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Thread: Sssssnake Bites

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    Default Sssssnake Bites

    Hi everyone,

    There is a lot of information out there about venomous snake bites while long distance hiking. Obviously I know this is a very rare occurrence and prevention, including being aware of when snakes might be active and constantly being on the look out for them, is the best way to avoid getting bitten. And of course you should hike out immediately if you get bitten or stung by a scorpion etc.

    However, in the very rare case of snake bite.... what is the best course of action? It seems that the old fashioned tourniquet/ suck it out methods are not recommended at all. What about The Extractor Bite & Sting kit? Does anyone pack that as part of your first aid kit? Does it do more harm than good? Should you just leave the area alone and get help asap?

    51gkjdnxpmL.jpgThanks for your input!

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    Go look through the hundreds of journals on the PCT and see if you can find a single snake bite. That will answer your question on whether to take anything to mitigate that risk. You are probably more likely to hit in the head with a falling pine cone or tree then being bitten by a snake yet you still don't see people wearing hard hats as they walk along.

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    I talk to backpackers in the Southeast where we see our fair share of pit vipers (saw 4 on my last trip) and we shake our heads and realize there is very little you can do if you're in the backcountry with no car nearby. The normal consensus is: If it's a copperhead, pop alot of benadryl and stay in camp and wait it out. If it's a rattlesnake, curl up and prepare for a heart attack.

    OR you could dump everything and slowly hike to the nearest road and hope someone drives by who's willing to ruin their day by participating in my little epic. Keyword here is "slowly hike". It could be 3 or 4 miles of hard hiking to the closest road, with a 3,000 foot drop or a 3,000 foot gain, not the best scenario to keep your heart rate down.

    Fact is, once the poison enters my system and the bite area begins to painfully swell, it would be difficult to not panic and instead sit in my tent and pull a Billy Jack ceremony with viper venom. I would probably drink a load of cold mountain creek water and would even submerge myself in a cold mountain creek, just a gut level reaction.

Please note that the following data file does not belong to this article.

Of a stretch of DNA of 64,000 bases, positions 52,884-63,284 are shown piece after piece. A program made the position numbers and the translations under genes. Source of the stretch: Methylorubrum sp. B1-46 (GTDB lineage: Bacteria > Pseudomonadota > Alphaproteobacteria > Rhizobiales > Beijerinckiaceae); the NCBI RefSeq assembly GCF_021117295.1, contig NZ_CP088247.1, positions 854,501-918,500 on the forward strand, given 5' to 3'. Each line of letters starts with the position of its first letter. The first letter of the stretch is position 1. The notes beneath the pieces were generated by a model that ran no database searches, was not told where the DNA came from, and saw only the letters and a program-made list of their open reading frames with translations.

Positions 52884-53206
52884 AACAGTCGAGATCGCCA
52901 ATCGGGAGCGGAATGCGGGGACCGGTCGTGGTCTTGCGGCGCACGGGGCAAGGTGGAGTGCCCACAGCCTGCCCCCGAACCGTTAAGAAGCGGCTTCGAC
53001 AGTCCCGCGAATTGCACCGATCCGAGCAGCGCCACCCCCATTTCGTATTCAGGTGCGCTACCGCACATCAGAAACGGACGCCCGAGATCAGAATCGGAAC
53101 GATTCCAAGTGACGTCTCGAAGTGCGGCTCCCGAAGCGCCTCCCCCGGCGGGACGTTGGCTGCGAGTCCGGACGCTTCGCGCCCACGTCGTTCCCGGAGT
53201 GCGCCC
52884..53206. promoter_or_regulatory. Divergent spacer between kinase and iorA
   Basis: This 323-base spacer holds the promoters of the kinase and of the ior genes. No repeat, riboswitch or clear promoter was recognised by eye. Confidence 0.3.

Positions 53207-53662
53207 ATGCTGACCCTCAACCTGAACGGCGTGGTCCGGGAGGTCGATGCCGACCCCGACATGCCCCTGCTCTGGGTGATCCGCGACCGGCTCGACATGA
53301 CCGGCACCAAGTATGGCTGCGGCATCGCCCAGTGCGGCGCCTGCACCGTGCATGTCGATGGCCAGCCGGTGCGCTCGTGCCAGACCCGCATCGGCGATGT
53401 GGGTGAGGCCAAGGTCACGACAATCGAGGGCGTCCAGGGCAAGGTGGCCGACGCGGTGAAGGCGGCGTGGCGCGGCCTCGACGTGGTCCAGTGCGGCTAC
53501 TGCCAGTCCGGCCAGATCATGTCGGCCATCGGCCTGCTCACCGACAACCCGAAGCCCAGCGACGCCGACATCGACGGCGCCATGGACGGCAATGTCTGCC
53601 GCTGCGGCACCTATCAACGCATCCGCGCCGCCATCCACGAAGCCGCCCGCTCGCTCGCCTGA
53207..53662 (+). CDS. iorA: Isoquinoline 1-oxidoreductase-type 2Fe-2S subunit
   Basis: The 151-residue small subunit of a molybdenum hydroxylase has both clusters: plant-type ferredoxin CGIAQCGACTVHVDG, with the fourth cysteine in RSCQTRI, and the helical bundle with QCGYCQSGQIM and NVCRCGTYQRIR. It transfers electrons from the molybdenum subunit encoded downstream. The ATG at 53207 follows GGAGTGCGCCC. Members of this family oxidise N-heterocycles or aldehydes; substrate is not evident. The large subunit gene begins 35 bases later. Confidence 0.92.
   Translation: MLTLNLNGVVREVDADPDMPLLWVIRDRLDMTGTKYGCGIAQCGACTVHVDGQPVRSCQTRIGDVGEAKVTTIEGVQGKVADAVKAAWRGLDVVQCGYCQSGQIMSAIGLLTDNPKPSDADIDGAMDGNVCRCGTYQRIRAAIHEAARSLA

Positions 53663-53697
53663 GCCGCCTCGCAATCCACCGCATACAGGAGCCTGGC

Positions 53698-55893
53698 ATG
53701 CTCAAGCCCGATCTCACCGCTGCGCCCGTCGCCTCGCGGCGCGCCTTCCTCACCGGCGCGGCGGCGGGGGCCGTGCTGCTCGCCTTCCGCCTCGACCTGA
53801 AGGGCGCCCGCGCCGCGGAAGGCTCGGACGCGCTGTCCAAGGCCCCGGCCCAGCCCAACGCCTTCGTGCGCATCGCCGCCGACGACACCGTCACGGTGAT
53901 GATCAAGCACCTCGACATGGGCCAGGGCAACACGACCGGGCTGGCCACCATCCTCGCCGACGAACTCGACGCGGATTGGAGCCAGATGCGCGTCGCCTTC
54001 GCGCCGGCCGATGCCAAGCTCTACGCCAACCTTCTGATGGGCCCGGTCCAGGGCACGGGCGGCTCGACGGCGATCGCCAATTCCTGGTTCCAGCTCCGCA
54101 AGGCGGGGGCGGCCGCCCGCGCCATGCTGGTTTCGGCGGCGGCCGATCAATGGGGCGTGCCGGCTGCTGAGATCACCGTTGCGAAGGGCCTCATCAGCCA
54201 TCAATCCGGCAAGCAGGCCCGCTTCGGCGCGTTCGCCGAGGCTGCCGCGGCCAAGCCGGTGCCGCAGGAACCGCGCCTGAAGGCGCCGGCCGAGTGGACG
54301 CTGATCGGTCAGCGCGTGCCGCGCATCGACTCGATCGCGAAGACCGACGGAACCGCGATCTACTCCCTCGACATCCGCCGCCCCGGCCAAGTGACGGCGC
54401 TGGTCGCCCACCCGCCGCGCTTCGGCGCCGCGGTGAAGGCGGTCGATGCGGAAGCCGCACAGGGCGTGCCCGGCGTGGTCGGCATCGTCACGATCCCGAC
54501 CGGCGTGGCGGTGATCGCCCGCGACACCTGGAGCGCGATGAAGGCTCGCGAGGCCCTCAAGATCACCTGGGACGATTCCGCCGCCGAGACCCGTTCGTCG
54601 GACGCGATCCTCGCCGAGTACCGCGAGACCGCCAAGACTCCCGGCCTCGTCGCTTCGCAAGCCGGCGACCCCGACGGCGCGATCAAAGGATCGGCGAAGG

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    On the entire Southern California section of the PCT this spring, I believe that I saw just three confirmed rattlesnakes along with countless other snakes that I couldn't positively identify. They are harmless and give lots of warning. And forgiving. I nearly stepped on one and it still gave a warning rattle. It was pissed and could have struck me but didn't. I heard a trail rumor about a guy who did get a snake bite and had to get off trail and barely survived, etc etc. But I sensed a lot of exaggeration in that trail rumor. Trail rumors are notorious for exaggeration. It's quite possible the event never even took place.

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    "They are harmless"

    OK, I realize that's an overstatement. They aren't harmless. But for the most part they are not even close to the monsters that everyone makes them out to be. I personally would not worry about rattlesnakes. Just be aware of where you step, don't put your hands where you can't see, etc. IMHO...

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    Best advice is don't even worry about it. I'm not aware of any rattlesnake bites ever for a PCT thru-hiker (someone correct me if I'm wrong). The biggest risk factor in being bitten by a snake is picking it up. Even a snake you step on may not bite you.

    So, keep your eyes open, leave the snake bite kit at home, and try to relax and have a good time. If you see a rattlesnake, get some pictures (from a reasonable distance). They're amazing creatures.

    FWIW, you'll have phone service in a lot of SoCal, and the trail is never far from a decent-sized town until after Tehachapi, so rescue won't be far away in the incredibly unlikely event you need it.

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    I believe the original posters questions was what should you do *IF* you get bit by a snake - in regards to proper first aid....not having 5 people tell her that she won't get bit so don't worry about it

    Knowledge is power, even if you'll never, in a million years, ever get bitten by a snake. It is better to know what to do just in case. I don't know myself - all the old methods are out of date now, and that's why I'm also interested to hear what the proper thing to do is. I have heard to basically tie a bandanna above the bit (NOT cutting off circulation - just slowing it a bit), then finding help immediately so you can get to the hospital (but I could certainly be wrong).

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    I have seen dozens of rattlesnakes hiking. I have even stepped on one (I was not paying attention obviously). While they will certainly bite sometimes they do not really want to and only do it as a last resort. So chances are pretty small. A buddy of mine hiking here in AZ a couple of years ago saw 17 in one day.